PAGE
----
Joe Tibbetts is the CEO Boilerhouse Media Group and managing editor Healthcare Innovation Monitor. Joe has advised many government, NHS and commercial healthsector organisations on digital communications


Fighting fire, and health inequalities, in the West Midlands

Sir Michael Marmot a world authority on health inequality introduces our FrontLine Story documentary on how the West Midlands Fire Service are helping improve health and wellbeing across the community?

Sir Michael Marmot is a world authority on health inequality. In this five minute InformationDaily.TV programme, Sir Michael speaks of his amazement at finding out about the work of the West Midlands Fire Service (WMFS) in improving health and wellbeing in the community. The frontline carers themselves talk about their work now celebrated in the WMFS report Improving Lives to Save Lives, published in November 2014.

As Watch Commander Sam Burton explains, fire safety work frequently brings officers into contact with people living in poor conditions in deprived communities, including those suffering from poor mental and physical health. Working in close collaboration with people like Amy Westwood from Age UK, and making the most of their special and trusted position in the community, fire officers are in the perfect position to deliver interventions that really do make a difference.

‘Improving Lives to Save Lives” is the strapline adopted by West Midlands Fire Service (WMFS) to promote the work that they do in the community to reduce health inequalities.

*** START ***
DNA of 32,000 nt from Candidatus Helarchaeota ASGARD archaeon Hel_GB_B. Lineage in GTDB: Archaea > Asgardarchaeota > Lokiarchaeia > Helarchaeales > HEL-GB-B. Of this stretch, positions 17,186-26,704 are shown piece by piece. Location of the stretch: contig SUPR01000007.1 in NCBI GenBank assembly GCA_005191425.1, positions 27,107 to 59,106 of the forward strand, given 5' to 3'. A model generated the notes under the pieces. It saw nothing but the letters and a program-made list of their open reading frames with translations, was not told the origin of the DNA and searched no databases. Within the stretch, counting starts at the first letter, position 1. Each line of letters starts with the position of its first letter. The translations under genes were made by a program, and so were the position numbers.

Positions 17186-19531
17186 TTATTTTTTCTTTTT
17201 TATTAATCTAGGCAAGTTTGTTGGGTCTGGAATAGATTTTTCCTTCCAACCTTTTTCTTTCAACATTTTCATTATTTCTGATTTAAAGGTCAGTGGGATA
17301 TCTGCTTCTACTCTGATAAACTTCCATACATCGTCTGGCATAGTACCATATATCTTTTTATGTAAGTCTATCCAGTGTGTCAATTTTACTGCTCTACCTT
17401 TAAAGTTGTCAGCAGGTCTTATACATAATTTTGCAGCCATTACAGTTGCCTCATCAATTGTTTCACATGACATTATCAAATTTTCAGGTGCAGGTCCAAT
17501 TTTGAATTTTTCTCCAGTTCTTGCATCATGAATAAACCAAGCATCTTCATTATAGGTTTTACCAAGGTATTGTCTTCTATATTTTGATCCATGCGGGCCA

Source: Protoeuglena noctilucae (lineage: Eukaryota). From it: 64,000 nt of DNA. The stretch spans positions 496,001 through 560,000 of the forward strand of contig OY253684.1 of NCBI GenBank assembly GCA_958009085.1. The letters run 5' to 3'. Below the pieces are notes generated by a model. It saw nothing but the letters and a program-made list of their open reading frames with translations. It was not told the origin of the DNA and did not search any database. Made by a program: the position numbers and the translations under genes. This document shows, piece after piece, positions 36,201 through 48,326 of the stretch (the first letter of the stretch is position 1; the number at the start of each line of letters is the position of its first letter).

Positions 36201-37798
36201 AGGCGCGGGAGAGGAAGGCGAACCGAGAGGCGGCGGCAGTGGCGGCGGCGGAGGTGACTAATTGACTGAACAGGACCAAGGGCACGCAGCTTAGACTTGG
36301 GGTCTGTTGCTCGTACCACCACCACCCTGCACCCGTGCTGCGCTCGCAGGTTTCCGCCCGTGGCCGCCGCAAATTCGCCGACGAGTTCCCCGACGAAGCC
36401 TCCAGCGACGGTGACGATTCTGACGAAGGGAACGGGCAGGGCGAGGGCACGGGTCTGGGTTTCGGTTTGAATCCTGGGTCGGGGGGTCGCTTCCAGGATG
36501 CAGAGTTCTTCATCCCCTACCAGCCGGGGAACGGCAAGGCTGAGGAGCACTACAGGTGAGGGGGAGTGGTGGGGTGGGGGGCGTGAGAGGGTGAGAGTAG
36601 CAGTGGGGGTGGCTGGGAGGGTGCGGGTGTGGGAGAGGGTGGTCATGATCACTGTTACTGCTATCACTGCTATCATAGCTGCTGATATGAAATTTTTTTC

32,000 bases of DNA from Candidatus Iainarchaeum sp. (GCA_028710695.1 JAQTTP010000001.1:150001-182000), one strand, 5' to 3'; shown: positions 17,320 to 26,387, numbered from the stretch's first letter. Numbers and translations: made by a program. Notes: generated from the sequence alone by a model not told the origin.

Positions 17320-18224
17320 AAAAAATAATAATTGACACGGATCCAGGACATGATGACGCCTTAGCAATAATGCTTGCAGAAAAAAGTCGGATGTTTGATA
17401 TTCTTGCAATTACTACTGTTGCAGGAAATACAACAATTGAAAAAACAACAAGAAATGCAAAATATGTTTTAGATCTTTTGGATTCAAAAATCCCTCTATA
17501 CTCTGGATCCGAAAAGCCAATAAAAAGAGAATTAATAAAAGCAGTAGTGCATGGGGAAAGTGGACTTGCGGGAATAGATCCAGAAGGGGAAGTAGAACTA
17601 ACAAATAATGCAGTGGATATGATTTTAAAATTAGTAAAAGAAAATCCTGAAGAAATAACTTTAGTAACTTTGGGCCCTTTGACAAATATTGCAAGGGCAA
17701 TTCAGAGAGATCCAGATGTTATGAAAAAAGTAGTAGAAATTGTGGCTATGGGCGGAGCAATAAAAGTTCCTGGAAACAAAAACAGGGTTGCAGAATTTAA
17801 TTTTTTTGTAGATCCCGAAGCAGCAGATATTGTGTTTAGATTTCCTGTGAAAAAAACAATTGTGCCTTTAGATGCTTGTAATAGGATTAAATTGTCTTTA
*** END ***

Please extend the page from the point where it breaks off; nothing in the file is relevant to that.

The brigade, whose 1,322 firefighters serve a population of 2.7 million, has embraced the findings of Sir Michael Marmot in committing to tackle health inequalities and disadvantage which have clear links to a person’s risk from fire in the home and other vulnerabilities.

Sir Michael was speaking at the #improve2save conference held at WMFS headquarters 18 November. The conference set out to raise awareness about the wider work of the fire and rescue service, and the value to the public health sector of working in partnership with the fire service. Delegates heard that emergency response is only one of the many ways that firefighters save lives.

Sir Michael has endorsed WMFS for their #improve2save work.

During his keynote speech on 18 November, Sir Michael gave an update on progress since the publication of his report “Fair Society, Healthy Lives” in 2010. WMFS provided the business case for it being a credible and valuable public health partner, with three serving firefighters presenting case studies to describe the lengths that they go to in support of vulnerable members of the community. 

WMFS has a service delivery model that is centred on maintaining a five-minute attendance at emergencies where there is a threat to life. But, on top of their response work and daily operational training, WMFS’s wholetime firefighters spend around 40 per cent of their time on prevention-based and educational work – stopping emergencies before they even happen, often in partnership with other agencies and sectors. WMFS describes this as ‘upstream fire-fighting’. 

Such has been the success of prevention and protection work over the last ten years that, currently, less than 10 per cent of a firefighter’s time is spent on emergency response. Meanwhile, Fire Safety Officers provide advice and support to business and commercial premises including hotels and Houses in Multiple Occupation (HMOs) to make buildings as safe as possible in the event of fire.  They target the most vulnerable businesses and, where necessary, will also enforce fire regulations to bring about change.

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